SUMMARY rlogind security problem

From: Marc Hansen (
Date: Mon Nov 16 1998 - 10:02:24 CST

Thanks for all the help.

As many people pointed out, the behavior I described is both expected and
documented in the man page of hosts.equiv.

I thought Casper Dik explained the behavior best with these words:

    "You should read /etc/hosts.equiv as something that is prepended
     to every .rhosts file. [If the host aegean's /etc/hosts.equiv contains:]

          peri mhansen

     This line in the /etc/hosts.equiv file means:
         mhansen@peri is allowed to log in to aegean as *any* other user.

     That's because everybody's (except root's) .rhost file now starts with:

          peri mhansen

     This is how /etc/hosts.equiv has always worked."

It seems the overwhelming recommendation is to use ssh instead. I have
used ssh on our web site for two years. I have found it to be stable and it
has exactly the same user syntax as rsh and rlogin. I was just hoping that
I wouldn't need to install it on every other system in the organization.
See the following for ssh info:


>Sun Managers:
>We seem to have found an interesting security problem with in.rlogind. If
>/etc/hosts.equiv lists a specific host and a specific user then that user is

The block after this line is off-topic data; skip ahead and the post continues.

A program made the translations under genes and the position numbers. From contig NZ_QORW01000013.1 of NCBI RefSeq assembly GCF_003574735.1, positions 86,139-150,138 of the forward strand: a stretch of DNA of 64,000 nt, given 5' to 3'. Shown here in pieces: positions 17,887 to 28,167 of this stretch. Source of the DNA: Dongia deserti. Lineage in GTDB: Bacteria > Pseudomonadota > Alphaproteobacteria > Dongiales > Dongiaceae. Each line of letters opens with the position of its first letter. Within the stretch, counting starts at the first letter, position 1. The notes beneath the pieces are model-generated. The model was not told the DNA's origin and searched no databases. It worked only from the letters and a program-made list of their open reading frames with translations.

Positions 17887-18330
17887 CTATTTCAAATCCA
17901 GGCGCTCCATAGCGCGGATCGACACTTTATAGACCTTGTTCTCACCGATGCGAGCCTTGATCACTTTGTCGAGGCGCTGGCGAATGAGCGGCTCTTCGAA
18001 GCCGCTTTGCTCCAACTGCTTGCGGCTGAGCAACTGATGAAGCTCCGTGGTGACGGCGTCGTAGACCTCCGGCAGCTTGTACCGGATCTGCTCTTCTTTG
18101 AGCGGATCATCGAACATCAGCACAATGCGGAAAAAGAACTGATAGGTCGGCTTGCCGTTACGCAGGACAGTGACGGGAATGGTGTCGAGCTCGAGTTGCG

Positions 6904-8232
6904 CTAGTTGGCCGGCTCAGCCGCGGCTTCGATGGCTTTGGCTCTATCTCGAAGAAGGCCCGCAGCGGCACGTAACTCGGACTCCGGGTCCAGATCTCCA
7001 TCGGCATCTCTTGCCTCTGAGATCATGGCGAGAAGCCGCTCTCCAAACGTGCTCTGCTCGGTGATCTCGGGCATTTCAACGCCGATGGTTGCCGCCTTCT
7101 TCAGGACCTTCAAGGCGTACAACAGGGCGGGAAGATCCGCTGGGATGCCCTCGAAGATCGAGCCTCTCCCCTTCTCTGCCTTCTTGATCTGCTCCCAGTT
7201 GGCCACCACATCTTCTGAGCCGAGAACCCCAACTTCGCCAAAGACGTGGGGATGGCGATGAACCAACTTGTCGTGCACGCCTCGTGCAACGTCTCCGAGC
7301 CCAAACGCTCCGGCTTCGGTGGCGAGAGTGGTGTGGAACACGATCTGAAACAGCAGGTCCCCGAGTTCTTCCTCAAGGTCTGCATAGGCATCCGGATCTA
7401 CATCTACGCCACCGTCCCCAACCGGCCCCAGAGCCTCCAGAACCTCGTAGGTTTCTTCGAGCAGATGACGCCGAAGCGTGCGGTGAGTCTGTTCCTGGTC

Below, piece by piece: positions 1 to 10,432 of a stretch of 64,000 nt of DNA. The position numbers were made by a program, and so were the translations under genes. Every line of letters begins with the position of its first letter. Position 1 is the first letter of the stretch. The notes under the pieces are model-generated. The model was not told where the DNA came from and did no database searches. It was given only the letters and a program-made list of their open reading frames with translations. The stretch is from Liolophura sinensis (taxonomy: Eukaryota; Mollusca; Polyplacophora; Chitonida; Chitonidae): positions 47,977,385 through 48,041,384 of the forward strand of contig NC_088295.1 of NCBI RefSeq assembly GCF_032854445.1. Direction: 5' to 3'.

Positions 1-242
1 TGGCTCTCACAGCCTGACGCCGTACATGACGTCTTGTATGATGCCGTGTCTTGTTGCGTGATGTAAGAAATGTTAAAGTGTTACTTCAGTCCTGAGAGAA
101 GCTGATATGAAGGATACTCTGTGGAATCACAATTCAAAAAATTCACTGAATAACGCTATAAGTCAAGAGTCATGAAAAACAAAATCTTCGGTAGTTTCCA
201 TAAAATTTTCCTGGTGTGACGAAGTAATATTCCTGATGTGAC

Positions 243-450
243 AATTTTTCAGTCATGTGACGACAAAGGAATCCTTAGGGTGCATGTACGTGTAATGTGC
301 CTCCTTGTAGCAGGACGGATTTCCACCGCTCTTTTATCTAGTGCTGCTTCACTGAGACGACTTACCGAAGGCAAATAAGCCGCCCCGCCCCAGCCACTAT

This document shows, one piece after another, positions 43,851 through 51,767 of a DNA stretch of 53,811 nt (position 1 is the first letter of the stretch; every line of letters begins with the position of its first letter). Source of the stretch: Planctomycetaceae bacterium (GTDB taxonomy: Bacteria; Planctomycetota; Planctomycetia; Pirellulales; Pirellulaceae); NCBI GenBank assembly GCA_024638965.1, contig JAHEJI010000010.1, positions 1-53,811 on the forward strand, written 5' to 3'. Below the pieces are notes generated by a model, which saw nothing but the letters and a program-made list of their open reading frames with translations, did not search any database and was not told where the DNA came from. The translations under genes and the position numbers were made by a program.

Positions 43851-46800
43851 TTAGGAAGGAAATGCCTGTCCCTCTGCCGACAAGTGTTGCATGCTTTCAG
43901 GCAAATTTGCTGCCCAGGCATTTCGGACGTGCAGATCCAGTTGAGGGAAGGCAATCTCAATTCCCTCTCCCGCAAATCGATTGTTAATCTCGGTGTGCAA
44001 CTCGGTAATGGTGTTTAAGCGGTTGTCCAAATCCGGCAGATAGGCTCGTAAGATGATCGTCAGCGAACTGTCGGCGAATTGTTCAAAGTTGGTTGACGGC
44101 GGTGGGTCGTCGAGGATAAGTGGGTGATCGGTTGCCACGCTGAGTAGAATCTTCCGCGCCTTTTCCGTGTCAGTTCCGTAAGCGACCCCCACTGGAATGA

>allowed to change uid at will using rlogin -l. I get this behavior on
>Solaris 2.6. I am certain that I did not have this behavior on SunOS 4.1.3
>but I no longer have any machines to test it with. I have also tested the
>same situation with HP-UX 10.20 and do not have the problem there.
>Yes I know rsh/rlogin isn't that secure, but I always thought my risk was
>limited to attack from people with considerable technical knowledge. Since
>this network is only accessible from inside our building I wasn't too
>worried, until now. Actually I don't need rlogin at all, its rsh that we
>really use.
>First, I thought others should be aware of the security problem. IMHO this
>is a bug. Users should not be allowed to change UID without a password. I
>have opened a service call with Sun. Second, I was wondering if others get
>this behavior and/or have fixed the problem. One solution is to leave the
>second field in /etc/hosts.equiv blank, but then I have opened rsh/rlogin to
>every user from the specified host. At the moment this seems like the lesser
>Of course I will summarize.
>Example 1
>{root@aegean:1} cat /etc/hosts.equiv
>peri mhansen
>{mhansen@peri:1} rlogin -l igrant aegean
>Last login: Thu Nov 12 11:14:10 from
>Example 2
>{root@aegean:3} cat /etc/hosts.equiv
>{mhansen@peri:2} rlogin -l igrant aegean
>Login incorrect
>BTW, there are no ~/.rhosts files on the host aegean


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